Why doesn’t Humanium support individual sponsorships ?
Individual sponsorship poses numerous problems, not only for the sponsored child, but also for the donor and the organization.
> The potential problems of an individual relationship between the child and their sponsor
The special nature of individual sponsorship is that it generates a personal relationship between donor and child. This relationship, while often viewed as beneficial for the child, can lead to expectations, on the part of both the child and the sponsor, which are impossible to meet. Unrealistic hopes can arise from both parties, and in turn the child runs the risk of becoming increasingly frustrated by their situation.
Individual sponsorship can also lead to serious problems for the child in the event of their sponsor’s disengagement. Should the sponsor decide to withdraw their support for personal reasons and should the organization be unable to find a replacement for that sponsor, then the child may, at some point in the future, find themself without any external assistance, and all previous efforts will have been in vain.
The influence of sponsors
Furthermore, sponsors may think that they have legal rights over the child or, at the very least, that they have the right to influence their personal and spiritual development. There exists, for instance, numerous organizations that call for the children whom they sponsor to receive spiritual instruction in keeping with the religious orientation of their sponsors.
Notwithstanding the attention paid by members of the NGO to the content of personal correspondences, letters exchanged between sponsor and child can be culturally inappropriate. In many cases, the letters being exchanged do not take into account the child’s social environment and thus generate cultural confusion for that child.
> Only the sponsored child receives assistance… which can create unintended consequences…
Envy and jealousy
Another inconvenience posed by an individual, nontransferable sponsorship is that it is directed exclusively towards a single child. As a result, other children who receive no assistance may become jealous. Those children who lack sponsors may feel that they are receiving no aid because they are unworthy of it, and their self-confidence may diminish. Moreover, inequalities in education can result, since teachers are likely to lavish their attention on sponsored children, and neglect the others. The sponsored child may develop feelings of guilt in respect to his unsponsored friends. Thus the approach unintentionally fosters inequality and prevents real and lasting change developing within a community.
In the case of individual sponsorship, the parents of the sponsored child may feel humiliated on account of their inability to provide for their own child’s needs, and take the view that a stranger has usurped the role that should be theirs. They may also feel frustrated that only one of their children is receiving aid and the remaining siblings can become jealous and envious. As a result, the sponsored child may find themself isolated from both their own family and friends.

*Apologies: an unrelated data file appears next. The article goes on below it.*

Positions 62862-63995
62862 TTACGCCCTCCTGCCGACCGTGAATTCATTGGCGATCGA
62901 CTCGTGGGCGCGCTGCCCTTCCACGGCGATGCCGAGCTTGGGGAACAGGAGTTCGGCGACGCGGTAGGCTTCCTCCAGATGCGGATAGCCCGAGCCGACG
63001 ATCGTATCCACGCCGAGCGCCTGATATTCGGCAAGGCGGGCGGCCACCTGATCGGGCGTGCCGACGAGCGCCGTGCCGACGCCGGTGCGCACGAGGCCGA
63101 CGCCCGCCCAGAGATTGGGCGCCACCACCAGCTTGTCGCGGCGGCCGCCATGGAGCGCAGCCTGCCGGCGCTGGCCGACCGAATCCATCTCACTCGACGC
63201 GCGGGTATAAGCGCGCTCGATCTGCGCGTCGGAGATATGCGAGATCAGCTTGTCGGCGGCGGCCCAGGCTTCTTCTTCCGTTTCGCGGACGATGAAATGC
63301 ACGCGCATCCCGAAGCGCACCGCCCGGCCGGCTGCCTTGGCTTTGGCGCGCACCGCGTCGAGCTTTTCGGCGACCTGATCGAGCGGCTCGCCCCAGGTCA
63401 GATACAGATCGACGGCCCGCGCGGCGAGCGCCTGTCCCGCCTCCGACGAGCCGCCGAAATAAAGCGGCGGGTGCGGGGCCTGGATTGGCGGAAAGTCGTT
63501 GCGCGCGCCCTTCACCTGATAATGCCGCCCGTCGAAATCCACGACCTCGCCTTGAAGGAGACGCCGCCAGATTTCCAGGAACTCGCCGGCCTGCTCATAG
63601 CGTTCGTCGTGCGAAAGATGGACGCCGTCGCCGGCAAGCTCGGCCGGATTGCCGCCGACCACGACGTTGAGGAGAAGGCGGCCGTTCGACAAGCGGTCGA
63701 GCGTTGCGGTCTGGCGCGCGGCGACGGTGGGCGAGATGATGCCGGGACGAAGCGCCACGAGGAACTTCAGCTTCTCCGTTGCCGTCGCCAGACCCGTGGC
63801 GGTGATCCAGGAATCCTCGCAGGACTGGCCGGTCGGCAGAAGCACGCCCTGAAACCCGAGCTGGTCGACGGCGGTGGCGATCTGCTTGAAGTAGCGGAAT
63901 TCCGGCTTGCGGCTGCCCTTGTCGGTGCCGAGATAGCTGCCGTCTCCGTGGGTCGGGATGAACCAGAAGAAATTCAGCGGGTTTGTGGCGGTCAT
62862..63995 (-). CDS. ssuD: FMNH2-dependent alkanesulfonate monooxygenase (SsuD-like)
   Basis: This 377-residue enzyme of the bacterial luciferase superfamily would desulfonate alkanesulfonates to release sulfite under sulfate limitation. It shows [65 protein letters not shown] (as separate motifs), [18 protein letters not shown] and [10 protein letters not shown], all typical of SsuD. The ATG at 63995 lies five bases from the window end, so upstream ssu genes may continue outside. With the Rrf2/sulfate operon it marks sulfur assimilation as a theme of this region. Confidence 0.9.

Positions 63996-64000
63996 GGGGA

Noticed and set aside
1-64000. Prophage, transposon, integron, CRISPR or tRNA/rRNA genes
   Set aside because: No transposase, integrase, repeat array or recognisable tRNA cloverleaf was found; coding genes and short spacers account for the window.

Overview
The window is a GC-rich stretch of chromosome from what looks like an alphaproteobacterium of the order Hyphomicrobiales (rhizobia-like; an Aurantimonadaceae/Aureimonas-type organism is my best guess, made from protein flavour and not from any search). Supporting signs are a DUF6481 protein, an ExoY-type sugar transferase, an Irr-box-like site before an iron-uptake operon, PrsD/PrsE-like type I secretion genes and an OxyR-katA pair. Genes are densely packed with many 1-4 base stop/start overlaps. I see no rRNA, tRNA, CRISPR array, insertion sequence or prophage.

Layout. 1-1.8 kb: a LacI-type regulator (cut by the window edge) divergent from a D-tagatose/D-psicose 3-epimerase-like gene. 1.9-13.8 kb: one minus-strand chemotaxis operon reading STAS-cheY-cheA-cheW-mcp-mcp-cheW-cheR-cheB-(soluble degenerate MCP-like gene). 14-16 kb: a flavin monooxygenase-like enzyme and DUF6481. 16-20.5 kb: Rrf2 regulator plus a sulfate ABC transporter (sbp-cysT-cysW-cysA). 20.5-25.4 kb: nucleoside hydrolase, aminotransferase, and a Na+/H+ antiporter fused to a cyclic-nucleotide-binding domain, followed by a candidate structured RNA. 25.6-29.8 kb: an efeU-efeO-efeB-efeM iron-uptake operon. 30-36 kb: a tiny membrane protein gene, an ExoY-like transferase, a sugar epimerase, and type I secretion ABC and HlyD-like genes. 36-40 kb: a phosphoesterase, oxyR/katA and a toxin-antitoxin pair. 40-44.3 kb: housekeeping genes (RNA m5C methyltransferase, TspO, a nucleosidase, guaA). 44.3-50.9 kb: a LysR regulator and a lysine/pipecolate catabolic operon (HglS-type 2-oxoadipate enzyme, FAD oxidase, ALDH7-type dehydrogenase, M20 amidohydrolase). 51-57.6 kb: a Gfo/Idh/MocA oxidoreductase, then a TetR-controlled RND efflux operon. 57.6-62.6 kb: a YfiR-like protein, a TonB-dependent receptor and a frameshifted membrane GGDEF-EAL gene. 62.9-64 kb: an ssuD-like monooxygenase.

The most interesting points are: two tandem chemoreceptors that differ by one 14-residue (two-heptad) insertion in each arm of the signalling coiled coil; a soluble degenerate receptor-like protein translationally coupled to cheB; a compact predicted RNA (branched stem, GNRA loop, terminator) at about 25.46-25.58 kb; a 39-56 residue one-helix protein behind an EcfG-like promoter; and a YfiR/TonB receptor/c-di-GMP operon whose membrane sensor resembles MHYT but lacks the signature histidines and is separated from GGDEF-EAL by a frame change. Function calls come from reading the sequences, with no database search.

Ineffectiveness of aid
Following the completion of his studies, the sponsored child is often unable to find employment corresponding to his training in his own village. Consequently, he is of no use to his village since he is obliged to look for work in the city. Indeed, if he chooses to remain in his village, he is likely to find himself frustrated at not being able to obtain work that is worthy of his efforts. Other children in the village may also be discouraged from continuing their education. In addition, sponsored children may feel obliged to pursue their studies in order to continue receiving assistance, even when it would be better for them and their families if they would learn a useful trade in their village and begin working during their adolescence.
> Individual sponsorship: A culture of dependence
The relationship between sponsor and child is often paternalistic in nature. In fact, the sponsor may seek to exercise a certain influence, indeed authority, over the child. Personal initiatives on the part of the child are not encouraged, and one remains in a situation of dependence where the “rich” help the “poor”. In most cases, the NGO requires that the child constantly send their sponsor letters of gratitude for the aid they have received. Hence, negative stereotypes, which portray Third World inhabitants as “passive” and “needy” people, are perpetuated.
An impediment to local initiatives
In the case of individual sponsorships, families are not encouraged to develop long-lasting initiatives for escaping poverty. Indeed, such “money from heaven” tends to discourage families from working. Individual sponsorship is, in reality, a form of aid that does not lead to long-term progress on the part of villages.
Individual sponsorship can engender envy and jealousy among the child’s friends and acquaintances; furthermore, it is often badly integrated at the social level and poses a problem in terms of its longevity.
Humanium is committed to respecting the ethics of child-protection and seeks to ensure a sponsorship that is long-lasting, effective and equitable.